For reference and to protect from possible future edits, here is the circuit as you show it:
There are a number of obvious problems:
- You have to provide power to both the PIC and the attenuator.
- Just giving each power isn't enough. The grounds have to be connected.
- The power voltages must be the same, or you have to be really sure that a high output from the PIC is enough for the attenuator to interpret it as high, but to still be within its maximum operating spec.
The easiest would be to connect both chips to the same power supply, if there is a common voltage both can operate at.
- Each power pin should have its own bypass cap to ground, as physically close to the chip as reasonably possible.
- There are no such pins as Pn on PICs that I remember seeing. I haven't used the PIC32 family much, so maybe there is some special "P" function available in them. However, it looks like all you want are regular digital outputs. Those are called R<port><bit>, like "RB3", "RC7", etc.
If you are using some peripheral, as apposed to just programmed output pins, you should explain what it is and what it does for you that plain output pins can't.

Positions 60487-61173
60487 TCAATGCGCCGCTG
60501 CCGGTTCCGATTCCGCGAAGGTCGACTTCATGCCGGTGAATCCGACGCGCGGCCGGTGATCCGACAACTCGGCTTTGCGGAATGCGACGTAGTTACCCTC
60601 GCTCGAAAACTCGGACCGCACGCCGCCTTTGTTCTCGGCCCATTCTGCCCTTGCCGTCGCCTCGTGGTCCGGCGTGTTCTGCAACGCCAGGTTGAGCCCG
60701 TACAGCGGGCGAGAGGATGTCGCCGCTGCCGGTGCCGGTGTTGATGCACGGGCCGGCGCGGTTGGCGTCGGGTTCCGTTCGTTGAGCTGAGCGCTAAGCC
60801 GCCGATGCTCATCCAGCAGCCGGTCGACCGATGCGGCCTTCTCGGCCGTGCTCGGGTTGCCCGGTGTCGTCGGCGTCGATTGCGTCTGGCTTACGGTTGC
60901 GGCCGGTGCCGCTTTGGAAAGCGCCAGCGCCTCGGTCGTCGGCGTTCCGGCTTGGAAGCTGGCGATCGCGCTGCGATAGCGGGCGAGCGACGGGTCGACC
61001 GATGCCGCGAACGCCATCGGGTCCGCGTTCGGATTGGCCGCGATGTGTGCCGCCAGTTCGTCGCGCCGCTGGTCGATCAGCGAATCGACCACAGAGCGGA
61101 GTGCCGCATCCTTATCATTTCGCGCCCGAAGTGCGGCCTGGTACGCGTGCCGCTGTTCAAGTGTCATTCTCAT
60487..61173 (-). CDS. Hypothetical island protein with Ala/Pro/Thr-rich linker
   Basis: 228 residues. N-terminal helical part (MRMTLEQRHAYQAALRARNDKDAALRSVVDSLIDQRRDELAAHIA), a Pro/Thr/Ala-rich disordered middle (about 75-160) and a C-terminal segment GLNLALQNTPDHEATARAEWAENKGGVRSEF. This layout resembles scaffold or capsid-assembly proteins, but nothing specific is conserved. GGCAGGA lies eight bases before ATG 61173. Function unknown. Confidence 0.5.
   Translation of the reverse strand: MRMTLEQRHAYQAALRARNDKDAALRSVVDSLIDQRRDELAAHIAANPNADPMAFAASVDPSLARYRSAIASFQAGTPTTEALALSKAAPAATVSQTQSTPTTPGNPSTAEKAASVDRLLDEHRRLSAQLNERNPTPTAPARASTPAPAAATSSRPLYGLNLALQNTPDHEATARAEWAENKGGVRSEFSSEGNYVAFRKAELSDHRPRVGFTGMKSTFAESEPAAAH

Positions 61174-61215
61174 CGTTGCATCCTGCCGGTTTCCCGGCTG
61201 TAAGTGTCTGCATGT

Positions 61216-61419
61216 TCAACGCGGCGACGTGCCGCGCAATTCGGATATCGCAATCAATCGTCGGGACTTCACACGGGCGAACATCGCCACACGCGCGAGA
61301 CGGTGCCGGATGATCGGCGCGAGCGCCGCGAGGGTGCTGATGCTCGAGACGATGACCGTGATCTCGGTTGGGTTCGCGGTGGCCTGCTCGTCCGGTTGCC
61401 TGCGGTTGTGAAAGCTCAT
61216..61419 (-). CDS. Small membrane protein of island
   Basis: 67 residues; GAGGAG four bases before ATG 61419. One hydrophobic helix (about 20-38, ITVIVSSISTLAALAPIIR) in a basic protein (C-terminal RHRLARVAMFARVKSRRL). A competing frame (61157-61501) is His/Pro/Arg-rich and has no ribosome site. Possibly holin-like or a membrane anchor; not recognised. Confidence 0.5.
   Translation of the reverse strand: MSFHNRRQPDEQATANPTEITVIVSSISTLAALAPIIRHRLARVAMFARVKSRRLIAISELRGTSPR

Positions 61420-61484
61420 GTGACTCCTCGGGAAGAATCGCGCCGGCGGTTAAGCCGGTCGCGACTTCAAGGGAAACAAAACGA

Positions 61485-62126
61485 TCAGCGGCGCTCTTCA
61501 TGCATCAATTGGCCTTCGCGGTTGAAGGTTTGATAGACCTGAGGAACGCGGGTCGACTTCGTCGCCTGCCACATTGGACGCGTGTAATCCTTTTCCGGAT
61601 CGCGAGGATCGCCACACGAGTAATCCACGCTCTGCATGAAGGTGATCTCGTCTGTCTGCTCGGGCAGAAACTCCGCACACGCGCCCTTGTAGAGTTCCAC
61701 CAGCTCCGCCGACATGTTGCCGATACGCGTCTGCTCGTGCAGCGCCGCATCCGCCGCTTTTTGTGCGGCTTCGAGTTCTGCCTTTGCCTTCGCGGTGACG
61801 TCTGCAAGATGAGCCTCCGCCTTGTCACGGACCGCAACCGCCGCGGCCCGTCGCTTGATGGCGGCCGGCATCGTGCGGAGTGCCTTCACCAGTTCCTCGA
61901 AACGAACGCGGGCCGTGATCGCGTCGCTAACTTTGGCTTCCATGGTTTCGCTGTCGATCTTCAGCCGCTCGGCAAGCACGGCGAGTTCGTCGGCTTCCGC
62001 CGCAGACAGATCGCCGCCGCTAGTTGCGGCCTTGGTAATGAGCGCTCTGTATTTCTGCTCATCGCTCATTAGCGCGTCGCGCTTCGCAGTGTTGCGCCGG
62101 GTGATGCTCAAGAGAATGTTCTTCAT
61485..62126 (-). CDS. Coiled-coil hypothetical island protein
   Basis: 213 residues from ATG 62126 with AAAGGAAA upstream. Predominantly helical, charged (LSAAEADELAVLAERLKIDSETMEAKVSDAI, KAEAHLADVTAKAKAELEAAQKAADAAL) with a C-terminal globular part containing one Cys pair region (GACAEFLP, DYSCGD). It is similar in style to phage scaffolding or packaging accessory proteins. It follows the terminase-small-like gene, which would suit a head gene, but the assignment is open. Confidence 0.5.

I see you have edited the schematic to show separate 5.5 V power and common ground to each IC. That only addresses problems 1-3 above, not the rest.
This also causes new problems. In the datasheet, see section 29.0 Electrical Characteristics, subsection Absolute Maximum Ratings, third line, on page 151:
I can't even guess by what hallucination 5.5 V could possibly be acceptable.
Then in section 29.1 DC Characteristics, Table 29-1 Operating MIPs Vs Voltage, parameters DC5 and DC5b on page 152, it clearly shows:
So not only are you attempting to run the PIC well above its operating voltage, but also well above the voltage that can damage it.
Naturally anything the PIC does at this point can no longer be considered a surprise. Once absolute maximums are violated, all other promised made in the datasheet are null and void.